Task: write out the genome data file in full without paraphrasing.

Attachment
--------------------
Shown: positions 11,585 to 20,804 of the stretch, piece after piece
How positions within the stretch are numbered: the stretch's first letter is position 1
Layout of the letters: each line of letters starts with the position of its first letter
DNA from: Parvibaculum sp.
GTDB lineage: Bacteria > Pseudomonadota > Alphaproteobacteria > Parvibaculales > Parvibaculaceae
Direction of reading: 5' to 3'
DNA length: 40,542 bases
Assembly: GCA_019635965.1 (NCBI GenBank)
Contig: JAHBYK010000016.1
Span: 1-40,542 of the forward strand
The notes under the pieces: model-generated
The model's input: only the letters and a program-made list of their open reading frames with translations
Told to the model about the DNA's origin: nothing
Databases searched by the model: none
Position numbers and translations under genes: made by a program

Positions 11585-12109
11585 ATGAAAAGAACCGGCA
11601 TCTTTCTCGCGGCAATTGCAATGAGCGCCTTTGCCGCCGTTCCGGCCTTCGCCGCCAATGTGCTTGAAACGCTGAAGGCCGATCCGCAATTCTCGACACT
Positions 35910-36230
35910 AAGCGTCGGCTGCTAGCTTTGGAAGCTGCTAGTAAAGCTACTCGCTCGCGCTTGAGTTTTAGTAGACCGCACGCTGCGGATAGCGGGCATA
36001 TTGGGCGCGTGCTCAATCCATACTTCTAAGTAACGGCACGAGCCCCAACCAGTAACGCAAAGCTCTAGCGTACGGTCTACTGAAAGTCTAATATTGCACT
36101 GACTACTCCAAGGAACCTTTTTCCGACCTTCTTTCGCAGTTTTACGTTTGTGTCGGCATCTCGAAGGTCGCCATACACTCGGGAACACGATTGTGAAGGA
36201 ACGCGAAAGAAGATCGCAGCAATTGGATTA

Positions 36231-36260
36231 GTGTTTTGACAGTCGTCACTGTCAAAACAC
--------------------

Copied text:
Shown: positions 11,585 to 20,804 of the stretch, piece after piece
How positions within the stretch are numbered: the stretch's first letter is position 1
Layout of the letters: each line of letters starts with the position of its first letter
DNA from: Parvibaculum sp.
GTDB lineage: Bacteria > Pseudomonadota > Alphaproteobacteria > Parvibaculales > Parvibaculaceae
Direction of reading: 5' to 3'
DNA length: 40,542 bases
Assembly: GCA_019635965.1 (NCBI GenBank)
Contig: JAHBYK010000016.1
Span: 1-40,542 of the forward strand
The notes under the pieces: model-generated
The model's input: only the letters and a program-made list of their open reading frames with translations
Told to the model about the DNA's origin: nothing
Databases searched by the model: none
Position numbers and translations under genes: made by a program

Positions 11585-12109
11585 ATGAAAAGAACCGGCA
11601 TCTTTCTCGCGGCAATTGCAATGAGCGCCTTTGCCGCCGTTCCGGCCTTCGCCGCCAATGTGCTTGAAACGCTGAAGGCCGATCCGCAATTCTCGACACT
Positions 35910-36230
35910 AAGCGTCGGCTGCTAGCTTTGGAAGCTGCTAGTAAAGCTACTCGCTCGCGCTTGAGTTTTAGTAGACCGCACGCTGCGGATAGCGGGCATA
36001 TTGGGCGCGTGCTCAATCCATACTTCTAAGTAACGGCACGAGCCCCAACCAGTAACGCAAAGCTCTAGCGTACGGTCTACTGAAAGTCTAATATTGCACT
36101 GACTACTCCAAGGAACCTTTTTCCGACCTTCTTTCGCAGTTTTACGTTTGTGTCGGCATCTCGAAGGTCGCCATACACTCGGGAACACGATTGTGAAGGA
36201 ACGCGAAAGAAGATCGCAGCAATTGGATTA

Positions 36231-36260
36231 GTGTTTTGACAGTCGTCACTGTCAAAACAC